Film: Holiday: A Soldier Is Never Off Duty
Starring: Akshay Kumar, Sonakshi Sinha, Freddy Daruwala and Govinda
Director: A.R. Murugadoss
Now here is a film that has all the trappings of a superlative masala entertainer, plus a thought provoking message on the uneasy relationship between the army and civilians.
Army man Virat Bakshi (Akshay Kumar, in top form) who is home for a vacation uses the time to fall in love with an arranged match and also save Mumbai from a sleeper cell terrorist attack, which threatens to plunder the city.
He is a busy man. So is director A.R. Murugadoss. They are both on the same mission. While Akshay saves the city, his director rescues the masala film from the blemishes of blandness that it has acquired lately.
Just how Murugadoss manages to mix the dark theme of terrorism with a palatable mainstream cinematic platter served with dollops of pickles and papad is a marvel.
Having Akshay at the helm helps. He is a man of the streets and yet capable of looking completely convincing as a larger than life hero.
Murugadoss has some absolutely unflinching support from his writers and technicians, all out to create that increasingly elusive cinematic entity, the perfect entertainer.
Not that Holiday is not without its flaws. Sonakshi Sinha’s role and presence in the plot can at best be termed as comic relief. She is less diva, more Mehmood. It is interesting to see how the director weaves the romantic element into what is predominantly a rugged man-to-man confrontation between a soldier on leave and a super-intelligent terrorist, who is seen to work out not from a dingy warehouse, but a normal home teeming with the scents and images of domestic harmony.
The irony of terror in the climate of normalcy is chilling. And it’s a master stroke to cast the unknown Freddy Daruwala as the terrorist mastermind.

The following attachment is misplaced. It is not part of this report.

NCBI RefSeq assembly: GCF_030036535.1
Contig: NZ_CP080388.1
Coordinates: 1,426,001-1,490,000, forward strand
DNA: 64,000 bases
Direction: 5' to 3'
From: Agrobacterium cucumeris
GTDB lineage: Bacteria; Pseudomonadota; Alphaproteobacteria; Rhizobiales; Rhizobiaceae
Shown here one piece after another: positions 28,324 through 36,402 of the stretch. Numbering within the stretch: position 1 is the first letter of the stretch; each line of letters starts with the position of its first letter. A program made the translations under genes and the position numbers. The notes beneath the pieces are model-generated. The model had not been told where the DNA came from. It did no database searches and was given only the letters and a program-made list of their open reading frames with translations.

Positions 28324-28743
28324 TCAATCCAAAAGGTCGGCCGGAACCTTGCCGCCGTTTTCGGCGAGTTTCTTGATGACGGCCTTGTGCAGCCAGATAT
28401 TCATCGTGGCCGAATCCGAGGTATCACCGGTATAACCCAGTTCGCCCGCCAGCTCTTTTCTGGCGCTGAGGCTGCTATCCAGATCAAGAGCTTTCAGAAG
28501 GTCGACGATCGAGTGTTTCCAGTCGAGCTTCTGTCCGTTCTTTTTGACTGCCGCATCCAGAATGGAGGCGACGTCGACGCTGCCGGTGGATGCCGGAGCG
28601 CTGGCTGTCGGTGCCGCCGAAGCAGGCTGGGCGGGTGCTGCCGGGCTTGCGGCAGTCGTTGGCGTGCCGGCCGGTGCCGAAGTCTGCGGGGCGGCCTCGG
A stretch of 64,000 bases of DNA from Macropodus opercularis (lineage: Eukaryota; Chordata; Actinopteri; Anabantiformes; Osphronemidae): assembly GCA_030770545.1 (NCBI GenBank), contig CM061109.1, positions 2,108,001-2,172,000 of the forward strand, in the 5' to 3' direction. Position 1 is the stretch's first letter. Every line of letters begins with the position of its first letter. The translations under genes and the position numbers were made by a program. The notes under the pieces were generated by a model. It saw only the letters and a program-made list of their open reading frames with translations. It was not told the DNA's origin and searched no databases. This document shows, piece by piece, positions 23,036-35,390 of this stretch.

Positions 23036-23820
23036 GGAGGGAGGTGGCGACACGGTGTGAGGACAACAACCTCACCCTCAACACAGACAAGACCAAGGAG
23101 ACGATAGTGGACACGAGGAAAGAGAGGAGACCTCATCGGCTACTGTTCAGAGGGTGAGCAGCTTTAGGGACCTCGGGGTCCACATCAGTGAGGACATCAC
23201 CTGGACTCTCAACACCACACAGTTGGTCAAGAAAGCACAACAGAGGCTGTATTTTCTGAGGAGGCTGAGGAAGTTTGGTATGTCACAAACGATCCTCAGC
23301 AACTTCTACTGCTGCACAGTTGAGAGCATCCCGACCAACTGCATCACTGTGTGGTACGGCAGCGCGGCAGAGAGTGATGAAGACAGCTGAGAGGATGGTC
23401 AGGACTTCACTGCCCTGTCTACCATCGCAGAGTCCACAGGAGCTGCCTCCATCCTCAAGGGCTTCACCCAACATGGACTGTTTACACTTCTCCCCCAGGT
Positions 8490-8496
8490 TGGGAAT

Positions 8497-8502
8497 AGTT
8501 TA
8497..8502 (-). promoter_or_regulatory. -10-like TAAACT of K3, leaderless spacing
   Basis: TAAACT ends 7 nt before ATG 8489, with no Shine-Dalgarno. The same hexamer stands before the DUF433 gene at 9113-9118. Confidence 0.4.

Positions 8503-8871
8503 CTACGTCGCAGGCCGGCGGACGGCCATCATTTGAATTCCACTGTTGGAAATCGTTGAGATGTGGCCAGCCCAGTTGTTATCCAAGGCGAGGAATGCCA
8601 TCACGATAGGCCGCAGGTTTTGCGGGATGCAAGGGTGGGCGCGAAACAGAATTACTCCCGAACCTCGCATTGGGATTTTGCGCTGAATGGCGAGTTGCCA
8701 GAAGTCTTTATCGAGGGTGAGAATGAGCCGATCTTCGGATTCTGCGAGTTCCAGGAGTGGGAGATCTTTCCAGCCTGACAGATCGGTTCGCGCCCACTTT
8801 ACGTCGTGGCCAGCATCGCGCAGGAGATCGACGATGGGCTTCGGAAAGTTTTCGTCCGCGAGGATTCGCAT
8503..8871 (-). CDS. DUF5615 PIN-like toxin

Freddy looks and behaves like a hi-tech executive in a multinational rather than a diabolic terrorist. It’s in the flashes of arrogant megalomania or his chilling cold-blooded laughter that we see the devilish man behind the white collar mask.
Freddy is quite the discovery of the year. As is the tradition in Good Versus Evil sagas, Akshay and Freddy don’t come face-to-face until the finale, in a climactic one-to-one fight.
Govinda, as Akshay’s dumb superior is completely out of place. You wish Govinda and Sonakshi’s annoying characters would be expelled from the storytelling by some computer-generated magic.
The ever dependable Sumeet Raghavan as Akshay’s pal and colleague in counter-terrorism is able to make a much better place for himself. But it’s the Akshay-Freddy conflict that keeps you riveted.
The anxious narrative is nourished by some spot-on background music which punctuates the heart-stopping action.
Akshay’s character’s basic argument that terrorism can only be countered when the counter-terrorists are as fearless about losing their lives as the terrorists, is put forward with such gusto and conviction, we really can’t argue with the plot premise. The last farewell song, an ode to the dedication and sacrifices of Indian soldiers, will leave you moist eyed.
The potent Akshay-Vipul Shah team is back with its most lethal entertainter to date.
Subhash K. Jha